Project #3

This is a continuation of  my description of the positives and negatives I have thus far encountered in my current projects.

Project #3 is a Translation Work. This particular project involves translating a collection of about 50 letters. This is truly the most unusual type of writing project I have ever worked on! I have never done any work with translation, apart from foreign language courses, and those usually involve vocabulary lists, basic sentences, and maybe a few paragraphs as the classes grew in difficulty. Nothing like this!

These letters are written in two different languages: one I have worked with in the courses referenced above; the other I have extremely limited exposure to. That, plus the fact that as I previously mentioned, I have not done any translation work in the past, makes this an incredibly challenging project.

But the challenge is what makes the work so fascinating!

The negative that I have encountered on this project, apart from working with languages other than my own, is that it is really difficult to read a variety of handwriting samples even when they are written in your native tongue. Trying to decipher writing when you cannot readily recognize the wording chosen is even more difficult! Mark Twain said, “I don’t give a damn for a man who can only spell a word one way.” While it is understood that creativity can be found even among spelling varieties within one work, I can safely say that the misspelled word written in another language is the bane of my existence, with regards to this project! Good penmanship goes a long way towards getting your point across in direct communication of this type.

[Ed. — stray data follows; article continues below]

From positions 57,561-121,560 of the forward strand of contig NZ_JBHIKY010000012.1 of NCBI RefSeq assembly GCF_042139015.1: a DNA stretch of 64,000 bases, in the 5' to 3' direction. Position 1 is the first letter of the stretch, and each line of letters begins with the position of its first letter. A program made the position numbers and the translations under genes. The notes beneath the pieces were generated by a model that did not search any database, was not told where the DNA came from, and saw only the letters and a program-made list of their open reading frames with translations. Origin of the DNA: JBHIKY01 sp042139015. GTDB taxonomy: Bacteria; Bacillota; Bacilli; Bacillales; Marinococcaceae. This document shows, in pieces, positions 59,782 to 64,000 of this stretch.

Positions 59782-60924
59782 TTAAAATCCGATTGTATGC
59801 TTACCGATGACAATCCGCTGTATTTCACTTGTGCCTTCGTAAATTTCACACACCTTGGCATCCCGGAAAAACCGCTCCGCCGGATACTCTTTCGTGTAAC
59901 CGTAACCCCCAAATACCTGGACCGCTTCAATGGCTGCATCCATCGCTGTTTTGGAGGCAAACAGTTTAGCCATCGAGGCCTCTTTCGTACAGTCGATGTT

The positives I have experienced far outweigh the negatives. For one thing, I am learning to work with other languages. That is a bonus I did not anticipate when I began writing. For another, I am learning a great deal from these letters, partly about the people who wrote them, partly about the people they were written for, and partly about the time period in which they were written. As most are from Europe during World War II, I definitely appreciate the first-hand knowledge evident in these letters.

Leave a Reply

Fill in your details below or click an icon to log in: Logo

You are commenting using your account. Log Out /  Change )

Google photo

You are commenting using your Google account. Log Out /  Change )

Twitter picture

You are commenting using your Twitter account. Log Out /  Change )

Facebook photo

You are commenting using your Facebook account. Log Out /  Change )

Connecting to %s